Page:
Hello dear listener! This is episode four of The Sensate Space podcast, a psychology show about vaginismus / GPPPD and other pelvic and sexual pain disorders, this time exploring the extended exhale breathing technique for whole-body relaxation.

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Hi there, welcome! Thank you for sharing your time with me today.

This episode, we're talking about extended exhale breathing – a simple technique that can be pretty powerful. If you're tackling stress, or need to reduce whole-body muscle tension to then help reduce your pelvic pain, or you’re just looking for a little boost in your day - this might be the tool for you.

Inhale. Exhale. The rhythm of our breath is so much more than just a biological necessity – it can influence our body's response to stress and promote a state of relaxation. One technique that is particularly known for its calming effects is "extended exhale breathing." So, by breathing out for a slightly longer duration than breathing in, you can activate the parasympathetic nervous system. This leads to a cascade of physiological responses that support relaxation.

What happens in our body?

When we exhale for a longer period than we inhale, we engage the parasympathetic nervous system. This branch of our autonomic nervous system is often dubbed the "rest-and-digest" mode – it's responsible for slowing down our heart rate, reducing blood pressure, and creating an overall sense of calm. The vagus nerve, a really important part in this system, gets stimulated during an extended exhale. This stimulation then triggers a series of responses that culminate in a state of relaxation. So, Imagine it like a switch that shifts your body from the stress-driven "fight-or-flight" mode to a more restorative state.

Research spotlight

Recent studies have delved into the effects of different breathing patterns on heart rate variability (HRV), which is a marker of autonomic nervous system activity. Two studies conducted by Bae et al. (2021) and Laborde et al. (2021) have recently explored the benefits of extended exhale breathing. Their results echoed what yoga practitioners have been advocating for centuries – that a prolonged exhale duration correlates with heightened parasympathetic activity and increased HRV. Essentially, this means that individuals who exhale for a longer duration than they inhale exhibit greater signs of relaxation.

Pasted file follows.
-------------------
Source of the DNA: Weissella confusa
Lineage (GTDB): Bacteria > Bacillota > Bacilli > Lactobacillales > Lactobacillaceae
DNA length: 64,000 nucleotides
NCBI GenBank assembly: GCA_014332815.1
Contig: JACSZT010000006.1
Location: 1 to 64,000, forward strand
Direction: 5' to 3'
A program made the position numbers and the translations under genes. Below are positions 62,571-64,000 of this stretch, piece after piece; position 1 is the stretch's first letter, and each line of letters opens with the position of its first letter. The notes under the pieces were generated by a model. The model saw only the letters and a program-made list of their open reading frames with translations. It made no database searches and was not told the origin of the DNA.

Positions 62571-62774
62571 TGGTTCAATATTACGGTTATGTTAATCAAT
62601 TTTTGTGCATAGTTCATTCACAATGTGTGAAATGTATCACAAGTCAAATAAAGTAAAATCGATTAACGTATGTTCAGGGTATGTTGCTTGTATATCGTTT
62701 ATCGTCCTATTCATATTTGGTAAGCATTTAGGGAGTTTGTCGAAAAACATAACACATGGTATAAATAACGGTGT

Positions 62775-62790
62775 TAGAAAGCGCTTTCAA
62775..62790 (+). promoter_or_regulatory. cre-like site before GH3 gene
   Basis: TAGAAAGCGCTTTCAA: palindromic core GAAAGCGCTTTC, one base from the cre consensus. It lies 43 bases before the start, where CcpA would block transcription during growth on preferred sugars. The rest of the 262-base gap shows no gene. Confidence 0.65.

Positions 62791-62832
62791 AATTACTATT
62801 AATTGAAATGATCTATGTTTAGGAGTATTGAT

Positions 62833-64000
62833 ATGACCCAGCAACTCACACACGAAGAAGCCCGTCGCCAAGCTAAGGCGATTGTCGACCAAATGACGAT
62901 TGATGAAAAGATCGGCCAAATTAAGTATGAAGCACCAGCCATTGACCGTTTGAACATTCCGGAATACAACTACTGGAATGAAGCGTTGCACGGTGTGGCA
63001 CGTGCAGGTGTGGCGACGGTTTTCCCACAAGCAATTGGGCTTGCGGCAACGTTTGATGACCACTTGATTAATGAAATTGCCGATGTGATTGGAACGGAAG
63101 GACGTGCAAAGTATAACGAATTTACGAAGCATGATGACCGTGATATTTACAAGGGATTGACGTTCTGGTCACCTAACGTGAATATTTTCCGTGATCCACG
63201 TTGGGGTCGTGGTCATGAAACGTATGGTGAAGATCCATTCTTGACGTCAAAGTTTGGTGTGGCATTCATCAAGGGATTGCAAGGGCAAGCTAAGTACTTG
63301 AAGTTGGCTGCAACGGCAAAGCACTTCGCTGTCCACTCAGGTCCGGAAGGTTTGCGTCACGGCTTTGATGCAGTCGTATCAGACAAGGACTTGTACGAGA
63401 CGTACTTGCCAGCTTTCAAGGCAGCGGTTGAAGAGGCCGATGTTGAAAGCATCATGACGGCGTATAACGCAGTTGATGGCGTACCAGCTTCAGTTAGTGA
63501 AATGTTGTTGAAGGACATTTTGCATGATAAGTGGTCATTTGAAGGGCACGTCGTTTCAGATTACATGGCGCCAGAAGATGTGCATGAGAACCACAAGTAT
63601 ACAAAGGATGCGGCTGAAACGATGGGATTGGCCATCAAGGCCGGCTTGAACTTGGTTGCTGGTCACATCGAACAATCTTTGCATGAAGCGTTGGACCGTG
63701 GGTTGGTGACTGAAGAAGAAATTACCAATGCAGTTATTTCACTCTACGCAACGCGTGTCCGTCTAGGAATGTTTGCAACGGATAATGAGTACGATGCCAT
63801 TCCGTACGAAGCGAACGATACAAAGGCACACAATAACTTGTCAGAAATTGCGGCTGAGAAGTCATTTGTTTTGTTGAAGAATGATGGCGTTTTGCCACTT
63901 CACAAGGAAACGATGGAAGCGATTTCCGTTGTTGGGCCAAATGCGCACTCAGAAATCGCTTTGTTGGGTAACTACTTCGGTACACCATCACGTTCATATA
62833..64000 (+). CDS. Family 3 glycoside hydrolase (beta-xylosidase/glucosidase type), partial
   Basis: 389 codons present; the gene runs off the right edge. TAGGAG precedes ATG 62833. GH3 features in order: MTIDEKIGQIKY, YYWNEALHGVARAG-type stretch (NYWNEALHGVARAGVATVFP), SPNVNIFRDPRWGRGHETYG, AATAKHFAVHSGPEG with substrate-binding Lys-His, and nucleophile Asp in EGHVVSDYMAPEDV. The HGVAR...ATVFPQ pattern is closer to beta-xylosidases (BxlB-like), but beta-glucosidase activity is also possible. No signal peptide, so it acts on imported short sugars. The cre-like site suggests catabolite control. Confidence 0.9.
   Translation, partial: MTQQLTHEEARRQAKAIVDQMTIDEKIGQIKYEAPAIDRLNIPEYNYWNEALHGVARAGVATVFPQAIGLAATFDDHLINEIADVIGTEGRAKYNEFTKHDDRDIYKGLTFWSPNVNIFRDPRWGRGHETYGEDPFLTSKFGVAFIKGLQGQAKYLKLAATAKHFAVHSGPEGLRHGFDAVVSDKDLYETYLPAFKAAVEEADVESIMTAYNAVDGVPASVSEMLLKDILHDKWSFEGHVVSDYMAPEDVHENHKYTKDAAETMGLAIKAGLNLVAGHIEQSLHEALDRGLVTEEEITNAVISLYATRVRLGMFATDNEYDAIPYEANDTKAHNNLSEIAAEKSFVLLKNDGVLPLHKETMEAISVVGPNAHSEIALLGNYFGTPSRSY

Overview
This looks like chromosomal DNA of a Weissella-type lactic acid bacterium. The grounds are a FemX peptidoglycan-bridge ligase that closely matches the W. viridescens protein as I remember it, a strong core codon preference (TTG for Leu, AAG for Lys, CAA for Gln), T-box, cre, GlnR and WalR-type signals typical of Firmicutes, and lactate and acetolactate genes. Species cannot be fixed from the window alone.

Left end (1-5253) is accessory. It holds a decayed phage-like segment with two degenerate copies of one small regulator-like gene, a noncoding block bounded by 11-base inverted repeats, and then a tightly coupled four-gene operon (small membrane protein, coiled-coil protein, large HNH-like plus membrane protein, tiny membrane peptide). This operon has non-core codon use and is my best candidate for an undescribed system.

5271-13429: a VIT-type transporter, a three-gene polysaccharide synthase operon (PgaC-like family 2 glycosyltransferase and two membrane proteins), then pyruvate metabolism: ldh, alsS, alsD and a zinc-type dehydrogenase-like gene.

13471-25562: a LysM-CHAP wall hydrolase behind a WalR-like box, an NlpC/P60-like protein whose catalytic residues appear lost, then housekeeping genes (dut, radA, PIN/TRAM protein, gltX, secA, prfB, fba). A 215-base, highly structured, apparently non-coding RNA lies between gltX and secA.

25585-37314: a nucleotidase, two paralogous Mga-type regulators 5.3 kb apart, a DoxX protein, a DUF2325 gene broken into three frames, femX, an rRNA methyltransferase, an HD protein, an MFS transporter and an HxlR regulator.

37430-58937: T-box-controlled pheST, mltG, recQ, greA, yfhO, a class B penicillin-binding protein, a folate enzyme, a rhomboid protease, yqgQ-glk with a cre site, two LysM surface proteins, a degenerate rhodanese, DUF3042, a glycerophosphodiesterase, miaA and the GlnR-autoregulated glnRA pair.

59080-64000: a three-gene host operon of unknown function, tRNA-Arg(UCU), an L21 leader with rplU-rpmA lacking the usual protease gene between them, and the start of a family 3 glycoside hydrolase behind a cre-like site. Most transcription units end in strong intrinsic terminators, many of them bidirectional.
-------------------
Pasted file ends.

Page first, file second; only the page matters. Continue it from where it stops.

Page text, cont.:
Now, these are only small studies that provide a scientific glimpse into the power of extended exhale breathing but it does align with older Eastern practices. So, watch this space!

How do you do extended exhale breathing?

So, how can you tap into this technique for your well-being? It's simple. During deep breathing exercises, pay attention to the length of your exhale. Aim to make it slightly longer than your inhale. You don't need a timer; just allow your breath to flow naturally, extending the exhale gently. As you do this, you're activating the parasympathetic nervous system, invoking a relaxation response. It shouldn’t be uncomfortable, and it shouldn’t leave you lightheaded or wheezing. If you’re prone to this, check in with medical attention first. And obviously - never do any relaxation exercises while doing something demanding like driving or if you have a history of breathing or medical difficulties.

For those of you with muscle tension and pain-related issues like GPPPD, extended exhaling can be a useful strategy to assist with invoking a relaxation response prior to, and during, physical examinations or dilation therapy.

Best of all - it’s a tool you can take with you wherever you go.

To recap, extended exhale breathing is an on-the-go tool you can tap into when you need to release some tension in your body. It’s a chance to stop and check in with yourself, essentially allowing a pause and giving yourself some more time and space during the day.

PS - this is one of the tips mentioned in our free guide to managing physical examinations when you have pelvic pain. Make sure you grab your copy at thesensatespace.com to read our other strategies!


Bae, D., Matthews, J. J., Chen, J. J., & Mah, L. (2021). Increased exhalation to inhalation ratio during breathing enhances high‐frequency heart rate variability in healthy adults. Psychophysiology, 58(11), e13905. https://pubmed.ncbi.nlm.nih.gov/34289128/

Laborde, S., Iskra, M., Zammit, N., Borges, U., You, M., Sevoz-Couche, C., & Dosseville, F. (2021). Slow-paced breathing: Influence of inhalation/exhalation ratio and of respiratory pauses on cardiac vagal activity. Sustainability, 13(14), 7775. https://www.mdpi.com/2071-1050/13/14/7775#:~:text=The%20aim%20of%20this%20study,inhalation%20phase%2C%20confirming%20our%20hypothesis.


This is a psychology podcast about vaginismus and other pelvic and sexual pain disorders, and related issues (genito-pelvic pain/penetration disorder, dyspareunia, vulvodynia, painful intercourse, gynaecological pain, sexual dysfunction, chronic pelvic pain) for the purpose of education and collaboration; it’s not therapy or medical advice. Information is general in nature and does not replace individualised assessment or treatment advice. Please seek professional support tailored to your specific needs. If you or someone you know is in crisis and needs help now, call triple zero (000). You can also call Lifeline on 13 11 14 — 24 hours a day, 7 days a week. Please see our About page for more information.

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